As for those who travel above the Kármán line today, how about “spacers” or, for those who see it as a New Age experience, “space cases”?

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CONTEXT: A Banana a Day

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Tuesday, July 27, 2021

CONTINUITY: Hewlett-Packard 150A Oscilloscope Restoration: Part 1

Here is information about this classic oscilloscope. It used 52 vacuum tubes plus CRT, and was fan cooled, with a furnace filter to clean the air entering the cabinet.

Posted at 14:47 Permalink

CONTINUITY: Dounreay—The Atomic Dream

Britain pioneered the use of a fast breeder fission reactor to generate electricity for the power grid. This is the story of the Dounreay reactor station in northern Scotland, which operated between 1955 and 1994, and is presently being decommissioned, a process whose initial phase is planned to be completed in the year 2036, with removal of all waste from the site by the late 2070s and complete restoration sometime in the 24th century.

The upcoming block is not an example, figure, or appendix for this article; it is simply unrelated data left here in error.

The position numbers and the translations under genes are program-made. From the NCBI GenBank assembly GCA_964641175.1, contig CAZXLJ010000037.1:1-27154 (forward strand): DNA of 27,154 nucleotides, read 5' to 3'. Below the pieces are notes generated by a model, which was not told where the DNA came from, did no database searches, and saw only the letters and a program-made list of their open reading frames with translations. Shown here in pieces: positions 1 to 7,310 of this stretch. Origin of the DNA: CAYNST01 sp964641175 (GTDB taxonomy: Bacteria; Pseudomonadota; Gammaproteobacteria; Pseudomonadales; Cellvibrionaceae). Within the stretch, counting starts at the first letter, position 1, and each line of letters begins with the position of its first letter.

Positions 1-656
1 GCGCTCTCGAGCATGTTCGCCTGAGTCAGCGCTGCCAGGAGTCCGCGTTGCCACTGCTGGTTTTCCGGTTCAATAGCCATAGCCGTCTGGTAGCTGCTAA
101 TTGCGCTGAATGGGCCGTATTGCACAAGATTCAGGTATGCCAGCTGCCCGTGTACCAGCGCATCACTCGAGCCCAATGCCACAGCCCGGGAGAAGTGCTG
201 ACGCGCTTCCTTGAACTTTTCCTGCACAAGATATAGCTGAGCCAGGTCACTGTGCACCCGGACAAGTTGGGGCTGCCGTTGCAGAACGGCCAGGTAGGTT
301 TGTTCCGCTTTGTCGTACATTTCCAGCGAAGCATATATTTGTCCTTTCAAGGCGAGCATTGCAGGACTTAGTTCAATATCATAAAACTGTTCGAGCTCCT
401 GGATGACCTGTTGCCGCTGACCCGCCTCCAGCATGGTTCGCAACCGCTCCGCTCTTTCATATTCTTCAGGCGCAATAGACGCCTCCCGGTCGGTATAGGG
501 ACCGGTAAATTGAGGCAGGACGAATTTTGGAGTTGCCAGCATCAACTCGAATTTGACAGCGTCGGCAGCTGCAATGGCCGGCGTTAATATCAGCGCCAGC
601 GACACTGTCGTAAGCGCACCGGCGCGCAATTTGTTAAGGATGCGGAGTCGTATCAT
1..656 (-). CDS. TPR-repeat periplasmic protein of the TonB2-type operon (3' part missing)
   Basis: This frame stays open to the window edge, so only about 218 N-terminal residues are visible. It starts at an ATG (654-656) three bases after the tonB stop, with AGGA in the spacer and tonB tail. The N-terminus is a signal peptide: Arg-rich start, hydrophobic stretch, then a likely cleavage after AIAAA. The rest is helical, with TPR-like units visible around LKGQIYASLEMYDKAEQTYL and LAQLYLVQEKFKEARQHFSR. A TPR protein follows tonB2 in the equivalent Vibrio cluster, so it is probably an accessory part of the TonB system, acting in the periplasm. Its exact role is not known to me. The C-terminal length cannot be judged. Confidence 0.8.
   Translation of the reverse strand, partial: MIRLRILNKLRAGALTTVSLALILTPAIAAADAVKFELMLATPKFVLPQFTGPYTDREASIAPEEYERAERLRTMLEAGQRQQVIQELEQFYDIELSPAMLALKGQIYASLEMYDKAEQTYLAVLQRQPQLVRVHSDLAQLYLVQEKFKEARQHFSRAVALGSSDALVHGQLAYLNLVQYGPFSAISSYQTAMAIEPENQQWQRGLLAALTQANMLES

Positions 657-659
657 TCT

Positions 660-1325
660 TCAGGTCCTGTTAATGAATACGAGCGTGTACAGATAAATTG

Posted at 13:33 Permalink

THE HAPPENING WORLD: California and Other Stupid States Ban High-Performance Computers

There is more information about this on ZeroHedge: “59 Million Americans Prohibited From Buying High-End Dell Gaming PCs”.

It's always fun to pop up any of the Official State Media Web sites, type “California ban” into the search box, and see what it suggests.

Meanwhile, in the heart of Silicon Valley, Palo Alto is contemplating banning gas appliances in existing residences. They will be replaced, of course, with electric appliances which use power that, in the U.S., is primarily generated from—natural gas.

File under “AGE OF STUPID”.

Posted at 12:09 Permalink

CONTINUITY: Intel Process and Packaging Roadmap through 2025

In conjunction with this, and its entry into the foundry market, Intel is renaming its processes to be more consistent with the terminology used by competitors Taiwan Semiconductor Manufacturing Company and Samsung.

Posted at 11:24 Permalink

THE HAPPENING WORLD: Latest Problem for the James Webb Space Telescope—The Name

Another reason to consider adding “AGE OF STUPID” and “CRAZY YEARS” to our classic four rubrics. But then, if I did, they might drown out the originals.